Tag Archives: ICRC

NATO Reportedly Agrees to Provide Additional Information to PACE Regarding Migrant Deaths in the Mediterranean

The PACE Committee on Migration, Refugees and Population, in connection with the preparation of a report by Ms Tineke Strik (Netherlands, SOC) on the deaths of boat people who have died in the Mediterranean, conducted a hearing in Paris on 29 November.  NATO officials who met with Ms Strik in Brussels before attended the hearing reportedly agreed to provide additional information, which might include satellite imagery, to the PACE Committee.

From PACE Press Statement, 30 November 2011:  “‘With 1971 boatpeople having perished in the Mediterranean Sea while trying to reach European soil from North Africa, the year 2011 sets a sad record as the deadliest year for boatpeople,’ PACE rapporteur Tineke Strik (Netherlands, SOC) said at the end of a hearing on this issue, organised by the Parliamentary Assembly of the Council of Europe (PACE) Migration Committee.  ‘Never before the Mediterranean Sea has been as closely monitored as this year because of the war in Libya and still more boat people than ever perished or disappeared,’ the rapporteur added.  ‘Is there a common understanding of a “distress situation”? Is it clear which legal framework is applicable and by whom? Do all ships, even warships, have to proceed with rescue operations even if they are situated beyond established search and rescue zones? Where does legal responsibility start and where does political responsibility end? These are some of the issues we are currently trying to clarify,’ she said.  Mrs Strik’s report will focus on an incident reported in March this year, during which 63 boat people escaping from Libya died after their appeals for rescue had allegedly been ignored. ‘The testimonies of survivors of this incident are coherent, but we have to continue to collect more data and information on who was when and where in the area and we now expect Nato and the EU to provide us with satellite imagery and other relevant information,’ she concluded.”

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Click here for PACE Press Statement.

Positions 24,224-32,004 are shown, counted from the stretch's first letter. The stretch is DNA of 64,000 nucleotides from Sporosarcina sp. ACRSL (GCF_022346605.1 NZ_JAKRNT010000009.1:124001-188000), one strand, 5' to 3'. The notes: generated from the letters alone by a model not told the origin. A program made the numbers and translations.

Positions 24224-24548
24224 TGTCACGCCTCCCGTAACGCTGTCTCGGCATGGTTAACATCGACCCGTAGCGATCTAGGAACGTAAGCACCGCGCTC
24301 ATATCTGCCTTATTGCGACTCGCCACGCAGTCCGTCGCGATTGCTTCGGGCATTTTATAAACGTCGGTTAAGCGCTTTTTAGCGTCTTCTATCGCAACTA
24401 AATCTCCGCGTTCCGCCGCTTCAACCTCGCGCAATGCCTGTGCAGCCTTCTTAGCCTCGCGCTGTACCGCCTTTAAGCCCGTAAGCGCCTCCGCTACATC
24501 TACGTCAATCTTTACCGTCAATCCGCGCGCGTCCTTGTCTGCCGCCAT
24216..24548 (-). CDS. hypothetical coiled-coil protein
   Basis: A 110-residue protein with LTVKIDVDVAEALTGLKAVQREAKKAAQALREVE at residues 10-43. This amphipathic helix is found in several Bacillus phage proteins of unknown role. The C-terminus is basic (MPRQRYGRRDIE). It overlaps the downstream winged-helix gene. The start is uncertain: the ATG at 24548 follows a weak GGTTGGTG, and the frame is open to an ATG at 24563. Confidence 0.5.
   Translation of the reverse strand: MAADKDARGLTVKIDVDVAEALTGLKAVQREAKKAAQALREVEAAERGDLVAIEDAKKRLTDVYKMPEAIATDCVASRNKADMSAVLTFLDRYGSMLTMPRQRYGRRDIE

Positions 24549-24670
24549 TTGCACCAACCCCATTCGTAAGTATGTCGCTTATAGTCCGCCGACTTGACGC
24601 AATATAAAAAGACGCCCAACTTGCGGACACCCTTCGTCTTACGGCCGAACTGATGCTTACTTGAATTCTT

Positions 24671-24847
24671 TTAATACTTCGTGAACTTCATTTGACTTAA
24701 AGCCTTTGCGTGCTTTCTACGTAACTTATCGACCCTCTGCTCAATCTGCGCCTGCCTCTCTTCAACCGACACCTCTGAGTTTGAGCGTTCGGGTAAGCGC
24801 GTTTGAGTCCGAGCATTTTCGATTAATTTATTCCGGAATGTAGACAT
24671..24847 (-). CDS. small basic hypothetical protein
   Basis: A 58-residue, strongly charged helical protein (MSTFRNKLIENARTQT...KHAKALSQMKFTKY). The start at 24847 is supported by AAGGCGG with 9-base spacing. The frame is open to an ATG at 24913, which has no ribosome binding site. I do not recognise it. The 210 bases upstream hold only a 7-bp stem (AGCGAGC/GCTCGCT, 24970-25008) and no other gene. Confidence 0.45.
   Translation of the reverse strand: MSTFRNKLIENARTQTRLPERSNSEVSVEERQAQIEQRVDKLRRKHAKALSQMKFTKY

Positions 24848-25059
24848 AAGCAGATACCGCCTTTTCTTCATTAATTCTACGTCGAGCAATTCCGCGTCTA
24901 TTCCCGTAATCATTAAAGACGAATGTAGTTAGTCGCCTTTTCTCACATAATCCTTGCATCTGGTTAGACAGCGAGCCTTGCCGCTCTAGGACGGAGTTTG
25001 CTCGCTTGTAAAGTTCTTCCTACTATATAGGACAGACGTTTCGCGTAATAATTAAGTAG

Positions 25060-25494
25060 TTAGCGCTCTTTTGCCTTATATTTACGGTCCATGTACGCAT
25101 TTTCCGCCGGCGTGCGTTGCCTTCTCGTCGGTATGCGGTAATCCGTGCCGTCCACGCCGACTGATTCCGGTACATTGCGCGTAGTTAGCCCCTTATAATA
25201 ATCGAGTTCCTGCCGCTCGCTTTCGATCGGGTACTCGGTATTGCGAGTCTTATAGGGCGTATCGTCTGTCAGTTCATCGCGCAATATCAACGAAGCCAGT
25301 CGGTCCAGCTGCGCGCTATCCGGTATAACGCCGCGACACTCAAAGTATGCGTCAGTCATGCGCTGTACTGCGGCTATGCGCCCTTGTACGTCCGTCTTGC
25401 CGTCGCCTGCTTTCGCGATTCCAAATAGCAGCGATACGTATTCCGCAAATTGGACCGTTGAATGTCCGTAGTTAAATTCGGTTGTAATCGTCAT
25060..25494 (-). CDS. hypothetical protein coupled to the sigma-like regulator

Click here for my last post on the topic.

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PACE to Conduct Hearing: “Lives Lost in the Mediterranean Sea: Who is Responsible?” (Paris, 29 Nov)

The PACE Committee on Migration, Refugees and Population, in connection with the preparation of a report by Ms Tineke Strik (Netherlands, SOC) on the deaths of boat people who have died in the Mediterranean, will conduct a hearing in Paris on 29 November.  Ms Strik was appointed in June 2011 by the PACE Committee as Rapporteur to prepare a report on the deaths of boat people who have died in the Mediterranean since January 2011.

“The hearing will look at the loss of human life at sea, it will examine the right of families to receive information on the victims, and it will consider the rules applicable under international law and maritime law relevant to rescue at sea. The hearing will also examine international co-ordination regarding interception and rescue at sea, as well as the role of the national authorities, NATO and FRONTEX.  The participants include representatives of the International Committee of the Red Cross, the Office of the United Nations High Commissioner for Refugees, FRONTEX, the Italian Council for Refugees, and the International Institute of Humanitarian Law.”

The hearing seems to be open only to members of the press and will be held at the Council of Europe, 55 avenue Kléber, 75016 PARIS (Metro: Boissière).

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COE Parliamentary Assembly Adopts Resolution Regarding North African Migrants & Asylum Seekers